By taking the approach that Identity is the new perimeter, we can funnel all access to enterprise resources through a central identity service. In this way we create a single front door to every SaaS, mobile and on-premise application. This service can enforce whatever level of authentication you desire for each application. With standards such as SAML and OAuth being quickly adopted by SaaS providers and mobile application developers, you have the ability to enforce that all enterprise uses enter through your central identity service…your new identity perimeter.
For employees, authentication could be against a corporate directory. For partners, it could entail using identity federation via standards such as SAML that enable the users of an organization to easily and securely access the data and applications of other organizations as well as cloud services via cloud single sign-on, thus preventing the need to maintain another list of user accounts. This approach ensures that all the identity-related functions, such as authentication—and ultimately authorization—are consistently managed by the enterprise.
For customers who may already have an existing digital social identity (such as Facebook or Google) and would like to be able to leverage that identity, standards such as OpenID and OAuth would allow those users to access cloud resources using those credentials and not require additional user registration steps. For special employees or high-value transactions, a higher level of authentication might be required before allowing the user access to a particular service. There might be very sensitive data that goes into a SaaS-based HR application, for example. If the necessary level of required authentication is not native to that particular SaaS environment, the enterprise could require an additional “step-up authentication”—via a centralized identity service—before granting access.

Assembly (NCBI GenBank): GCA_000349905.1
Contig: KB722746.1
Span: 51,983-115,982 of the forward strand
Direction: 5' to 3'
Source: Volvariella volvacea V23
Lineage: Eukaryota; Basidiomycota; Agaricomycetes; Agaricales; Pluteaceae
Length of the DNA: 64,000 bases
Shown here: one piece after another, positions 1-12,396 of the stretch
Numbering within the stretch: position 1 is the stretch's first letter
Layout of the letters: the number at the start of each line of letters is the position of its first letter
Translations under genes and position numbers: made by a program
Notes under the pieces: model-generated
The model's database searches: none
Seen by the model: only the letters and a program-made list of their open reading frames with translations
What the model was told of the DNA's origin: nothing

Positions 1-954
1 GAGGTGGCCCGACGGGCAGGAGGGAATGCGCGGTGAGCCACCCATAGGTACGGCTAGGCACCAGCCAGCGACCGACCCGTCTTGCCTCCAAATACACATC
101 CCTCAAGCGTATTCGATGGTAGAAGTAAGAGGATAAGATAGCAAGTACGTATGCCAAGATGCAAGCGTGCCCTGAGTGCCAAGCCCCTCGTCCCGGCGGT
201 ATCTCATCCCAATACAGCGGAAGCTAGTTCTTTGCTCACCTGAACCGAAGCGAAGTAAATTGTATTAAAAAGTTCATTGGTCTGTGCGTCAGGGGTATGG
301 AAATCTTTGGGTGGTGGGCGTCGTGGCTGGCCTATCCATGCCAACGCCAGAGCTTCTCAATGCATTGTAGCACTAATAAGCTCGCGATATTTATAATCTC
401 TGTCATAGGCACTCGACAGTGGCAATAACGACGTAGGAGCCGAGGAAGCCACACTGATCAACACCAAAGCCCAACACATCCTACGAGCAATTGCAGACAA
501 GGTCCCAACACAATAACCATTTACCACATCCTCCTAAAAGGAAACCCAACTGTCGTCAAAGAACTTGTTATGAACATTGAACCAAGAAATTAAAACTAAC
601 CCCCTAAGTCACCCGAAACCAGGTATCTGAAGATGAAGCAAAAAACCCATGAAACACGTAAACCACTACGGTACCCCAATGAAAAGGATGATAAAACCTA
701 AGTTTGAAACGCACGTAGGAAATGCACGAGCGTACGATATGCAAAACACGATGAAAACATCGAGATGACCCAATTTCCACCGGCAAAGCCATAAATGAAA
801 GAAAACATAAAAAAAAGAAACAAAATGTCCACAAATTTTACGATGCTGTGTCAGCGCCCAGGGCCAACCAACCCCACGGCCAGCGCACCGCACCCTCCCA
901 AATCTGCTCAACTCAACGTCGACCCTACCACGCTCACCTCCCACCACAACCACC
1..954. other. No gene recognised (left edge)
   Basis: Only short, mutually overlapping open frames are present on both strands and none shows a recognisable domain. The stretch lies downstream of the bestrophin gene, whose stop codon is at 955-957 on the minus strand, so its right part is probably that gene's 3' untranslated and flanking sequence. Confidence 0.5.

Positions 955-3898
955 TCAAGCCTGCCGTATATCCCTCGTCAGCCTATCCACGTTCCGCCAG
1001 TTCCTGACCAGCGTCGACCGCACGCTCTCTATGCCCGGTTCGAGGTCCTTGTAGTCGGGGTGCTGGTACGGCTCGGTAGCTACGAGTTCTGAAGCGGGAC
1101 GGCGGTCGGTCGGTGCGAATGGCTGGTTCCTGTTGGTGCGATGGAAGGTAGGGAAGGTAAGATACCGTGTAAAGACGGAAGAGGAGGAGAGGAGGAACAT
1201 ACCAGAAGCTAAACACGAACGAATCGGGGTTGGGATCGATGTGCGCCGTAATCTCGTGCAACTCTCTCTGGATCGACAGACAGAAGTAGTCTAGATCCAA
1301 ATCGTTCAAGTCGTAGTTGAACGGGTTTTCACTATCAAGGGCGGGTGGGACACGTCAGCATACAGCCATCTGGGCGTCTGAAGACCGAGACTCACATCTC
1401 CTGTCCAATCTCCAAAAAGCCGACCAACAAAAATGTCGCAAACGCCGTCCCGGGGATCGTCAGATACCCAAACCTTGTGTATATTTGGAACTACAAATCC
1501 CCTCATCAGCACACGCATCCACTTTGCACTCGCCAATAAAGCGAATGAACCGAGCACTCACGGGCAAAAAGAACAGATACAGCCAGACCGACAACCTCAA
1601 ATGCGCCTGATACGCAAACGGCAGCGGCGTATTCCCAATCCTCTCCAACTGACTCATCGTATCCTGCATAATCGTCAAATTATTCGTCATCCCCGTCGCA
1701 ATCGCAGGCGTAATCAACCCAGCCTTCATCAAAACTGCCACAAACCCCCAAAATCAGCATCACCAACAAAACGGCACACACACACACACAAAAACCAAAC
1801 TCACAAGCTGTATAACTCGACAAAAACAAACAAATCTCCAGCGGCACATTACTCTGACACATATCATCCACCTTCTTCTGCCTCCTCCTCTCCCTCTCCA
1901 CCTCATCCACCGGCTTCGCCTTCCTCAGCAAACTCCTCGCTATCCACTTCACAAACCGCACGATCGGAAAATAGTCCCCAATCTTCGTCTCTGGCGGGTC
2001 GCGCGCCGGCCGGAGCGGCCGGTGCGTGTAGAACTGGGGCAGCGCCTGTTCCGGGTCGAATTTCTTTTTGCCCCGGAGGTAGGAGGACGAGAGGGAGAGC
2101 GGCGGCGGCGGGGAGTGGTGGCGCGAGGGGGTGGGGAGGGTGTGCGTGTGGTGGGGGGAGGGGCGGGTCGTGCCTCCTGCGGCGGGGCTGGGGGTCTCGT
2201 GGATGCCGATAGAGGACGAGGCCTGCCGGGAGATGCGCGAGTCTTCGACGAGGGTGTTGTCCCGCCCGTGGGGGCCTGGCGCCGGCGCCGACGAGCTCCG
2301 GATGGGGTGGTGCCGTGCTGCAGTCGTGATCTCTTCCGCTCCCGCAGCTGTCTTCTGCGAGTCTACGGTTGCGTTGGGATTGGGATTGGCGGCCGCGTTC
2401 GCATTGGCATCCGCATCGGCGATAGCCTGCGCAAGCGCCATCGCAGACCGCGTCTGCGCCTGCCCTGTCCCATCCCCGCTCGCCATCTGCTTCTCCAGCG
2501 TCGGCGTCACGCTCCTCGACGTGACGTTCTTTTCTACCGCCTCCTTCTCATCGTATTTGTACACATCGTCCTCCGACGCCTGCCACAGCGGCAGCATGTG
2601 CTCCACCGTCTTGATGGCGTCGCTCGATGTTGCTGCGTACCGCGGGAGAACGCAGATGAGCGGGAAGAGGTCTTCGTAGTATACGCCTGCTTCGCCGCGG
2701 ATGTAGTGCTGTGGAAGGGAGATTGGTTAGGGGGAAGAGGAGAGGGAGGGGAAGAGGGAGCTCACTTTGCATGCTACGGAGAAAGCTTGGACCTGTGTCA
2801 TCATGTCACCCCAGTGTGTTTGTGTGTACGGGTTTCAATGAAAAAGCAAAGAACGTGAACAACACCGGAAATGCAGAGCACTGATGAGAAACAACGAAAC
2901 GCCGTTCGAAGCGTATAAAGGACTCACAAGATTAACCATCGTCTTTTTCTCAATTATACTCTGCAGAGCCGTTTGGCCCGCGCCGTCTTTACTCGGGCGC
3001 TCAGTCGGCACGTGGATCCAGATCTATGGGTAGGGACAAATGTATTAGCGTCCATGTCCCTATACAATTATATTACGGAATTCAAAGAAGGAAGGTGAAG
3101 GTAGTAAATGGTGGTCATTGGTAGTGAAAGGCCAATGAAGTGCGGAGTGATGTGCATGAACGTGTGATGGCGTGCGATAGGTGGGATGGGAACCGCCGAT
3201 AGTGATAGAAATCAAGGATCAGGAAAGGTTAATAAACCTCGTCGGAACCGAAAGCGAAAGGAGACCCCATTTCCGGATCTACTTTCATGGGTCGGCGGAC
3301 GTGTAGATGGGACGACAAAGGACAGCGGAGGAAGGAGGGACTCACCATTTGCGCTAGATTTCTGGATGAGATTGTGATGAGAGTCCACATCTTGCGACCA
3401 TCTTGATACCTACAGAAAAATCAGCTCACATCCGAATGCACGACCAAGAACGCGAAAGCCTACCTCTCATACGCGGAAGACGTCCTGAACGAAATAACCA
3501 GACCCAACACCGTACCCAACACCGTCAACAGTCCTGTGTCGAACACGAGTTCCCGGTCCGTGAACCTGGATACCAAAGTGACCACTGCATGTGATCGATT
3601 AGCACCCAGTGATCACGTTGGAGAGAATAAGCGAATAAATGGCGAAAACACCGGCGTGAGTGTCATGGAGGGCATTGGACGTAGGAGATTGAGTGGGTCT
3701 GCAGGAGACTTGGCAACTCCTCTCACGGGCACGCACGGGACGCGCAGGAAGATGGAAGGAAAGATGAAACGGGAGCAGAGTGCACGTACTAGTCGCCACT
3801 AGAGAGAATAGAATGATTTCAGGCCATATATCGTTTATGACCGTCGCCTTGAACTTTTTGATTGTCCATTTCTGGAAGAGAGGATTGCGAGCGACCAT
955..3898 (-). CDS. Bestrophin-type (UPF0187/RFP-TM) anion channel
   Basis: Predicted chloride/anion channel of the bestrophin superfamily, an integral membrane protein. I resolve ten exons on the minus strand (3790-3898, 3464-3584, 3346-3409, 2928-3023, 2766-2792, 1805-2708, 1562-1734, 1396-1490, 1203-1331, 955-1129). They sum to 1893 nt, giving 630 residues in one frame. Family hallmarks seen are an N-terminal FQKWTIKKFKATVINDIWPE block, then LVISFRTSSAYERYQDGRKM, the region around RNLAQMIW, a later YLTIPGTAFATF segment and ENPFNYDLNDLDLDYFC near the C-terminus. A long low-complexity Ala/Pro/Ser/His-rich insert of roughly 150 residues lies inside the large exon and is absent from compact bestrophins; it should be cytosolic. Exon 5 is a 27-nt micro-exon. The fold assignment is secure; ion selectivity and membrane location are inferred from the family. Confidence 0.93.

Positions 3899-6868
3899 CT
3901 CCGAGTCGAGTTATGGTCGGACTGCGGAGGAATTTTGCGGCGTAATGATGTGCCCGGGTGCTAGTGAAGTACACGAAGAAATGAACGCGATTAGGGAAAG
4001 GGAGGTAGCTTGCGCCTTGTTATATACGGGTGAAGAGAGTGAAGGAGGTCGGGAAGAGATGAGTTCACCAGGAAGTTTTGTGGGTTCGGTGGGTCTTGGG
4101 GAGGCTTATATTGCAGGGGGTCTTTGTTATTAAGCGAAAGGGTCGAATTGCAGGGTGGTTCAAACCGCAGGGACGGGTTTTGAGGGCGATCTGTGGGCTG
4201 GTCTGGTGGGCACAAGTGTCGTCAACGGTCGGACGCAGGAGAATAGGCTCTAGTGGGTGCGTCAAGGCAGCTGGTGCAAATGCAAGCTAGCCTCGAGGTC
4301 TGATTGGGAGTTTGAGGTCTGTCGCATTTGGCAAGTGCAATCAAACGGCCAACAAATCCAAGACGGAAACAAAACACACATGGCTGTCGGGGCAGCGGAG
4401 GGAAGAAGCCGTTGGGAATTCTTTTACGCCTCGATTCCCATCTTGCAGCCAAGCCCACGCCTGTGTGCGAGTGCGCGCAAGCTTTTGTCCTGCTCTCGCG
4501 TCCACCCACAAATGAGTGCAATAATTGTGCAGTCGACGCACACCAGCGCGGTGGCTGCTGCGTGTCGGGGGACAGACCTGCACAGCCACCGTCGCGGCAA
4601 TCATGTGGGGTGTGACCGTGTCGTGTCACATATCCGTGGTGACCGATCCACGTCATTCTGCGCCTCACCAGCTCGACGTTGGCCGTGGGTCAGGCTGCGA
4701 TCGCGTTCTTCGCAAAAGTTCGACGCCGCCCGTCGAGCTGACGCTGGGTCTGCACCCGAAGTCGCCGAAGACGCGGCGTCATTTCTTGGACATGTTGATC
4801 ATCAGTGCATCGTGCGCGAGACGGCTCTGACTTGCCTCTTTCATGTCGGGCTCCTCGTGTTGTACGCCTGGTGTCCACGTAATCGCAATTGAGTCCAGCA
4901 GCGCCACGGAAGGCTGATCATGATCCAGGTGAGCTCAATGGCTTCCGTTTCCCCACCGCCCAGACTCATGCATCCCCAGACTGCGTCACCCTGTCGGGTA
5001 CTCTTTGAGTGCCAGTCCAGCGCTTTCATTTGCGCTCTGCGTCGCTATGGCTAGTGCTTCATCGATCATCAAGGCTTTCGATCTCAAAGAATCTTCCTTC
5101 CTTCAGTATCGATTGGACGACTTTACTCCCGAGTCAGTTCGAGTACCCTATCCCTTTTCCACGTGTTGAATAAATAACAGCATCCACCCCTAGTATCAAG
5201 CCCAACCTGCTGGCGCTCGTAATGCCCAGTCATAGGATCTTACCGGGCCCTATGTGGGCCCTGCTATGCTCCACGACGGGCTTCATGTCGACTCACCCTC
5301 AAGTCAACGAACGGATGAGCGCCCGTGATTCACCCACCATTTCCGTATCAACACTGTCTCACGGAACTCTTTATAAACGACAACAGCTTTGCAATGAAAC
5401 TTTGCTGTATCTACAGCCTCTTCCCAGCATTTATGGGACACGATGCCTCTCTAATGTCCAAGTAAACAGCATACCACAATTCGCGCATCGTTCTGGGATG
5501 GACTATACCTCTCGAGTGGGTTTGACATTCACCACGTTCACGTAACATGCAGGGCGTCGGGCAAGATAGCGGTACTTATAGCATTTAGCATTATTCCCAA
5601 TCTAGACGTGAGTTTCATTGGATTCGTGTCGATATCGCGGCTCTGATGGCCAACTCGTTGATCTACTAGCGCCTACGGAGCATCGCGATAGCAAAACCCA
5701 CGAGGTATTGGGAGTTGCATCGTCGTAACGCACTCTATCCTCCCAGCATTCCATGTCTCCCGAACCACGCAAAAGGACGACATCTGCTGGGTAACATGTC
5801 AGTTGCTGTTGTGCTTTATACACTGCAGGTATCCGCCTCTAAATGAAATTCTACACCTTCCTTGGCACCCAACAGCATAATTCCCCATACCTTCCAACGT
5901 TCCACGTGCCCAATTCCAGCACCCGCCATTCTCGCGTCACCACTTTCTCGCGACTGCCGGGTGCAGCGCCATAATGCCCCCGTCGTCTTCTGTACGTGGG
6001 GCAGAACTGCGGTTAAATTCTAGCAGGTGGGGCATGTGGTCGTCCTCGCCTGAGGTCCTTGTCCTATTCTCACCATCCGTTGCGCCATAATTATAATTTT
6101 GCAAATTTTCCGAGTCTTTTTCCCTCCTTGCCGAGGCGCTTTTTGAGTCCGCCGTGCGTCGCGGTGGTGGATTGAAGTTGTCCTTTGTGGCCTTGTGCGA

As hybrid environments become the norm, the need for solutions that can interoperate in on-premise and cloud environments will be paramount. Adopting a hybrid based approach can enable organizations of all types and sizes to realize efficiency gains while still protecting their critical digital resources, regardless of whether those resources are on-premise or in the cloud.
This can result in:
- Reduced security risk for all systems, applications, and information
- Reduced administrative expenses and improved efficiency
- Improved IT agility through flexible deployment options across on-premise and cloud environments
- Ability to move to the cloud on a comfortable schedule
Organizations may find this hybrid approach as a practical alternative deployment model to going 100% into the cloud without sacrificing agility, usability or flexibility.
Merritt Maxim has 15 years of product management and product marketing experience in the information security industry, including stints at RSA Security, Netegrity and CA Technologies. In his current role at CA Technologies, Merritt handles product marketing for CA’s identity management and cloud security initiatives. The co-author of “Wireless Security”Merritt blogs on a variety of IT security topics, and can be followed at www.twitter.com/merrittmaxim. Merritt received his BA cum laude from Colgate University and his MBA from the MIT Sloan School of Management.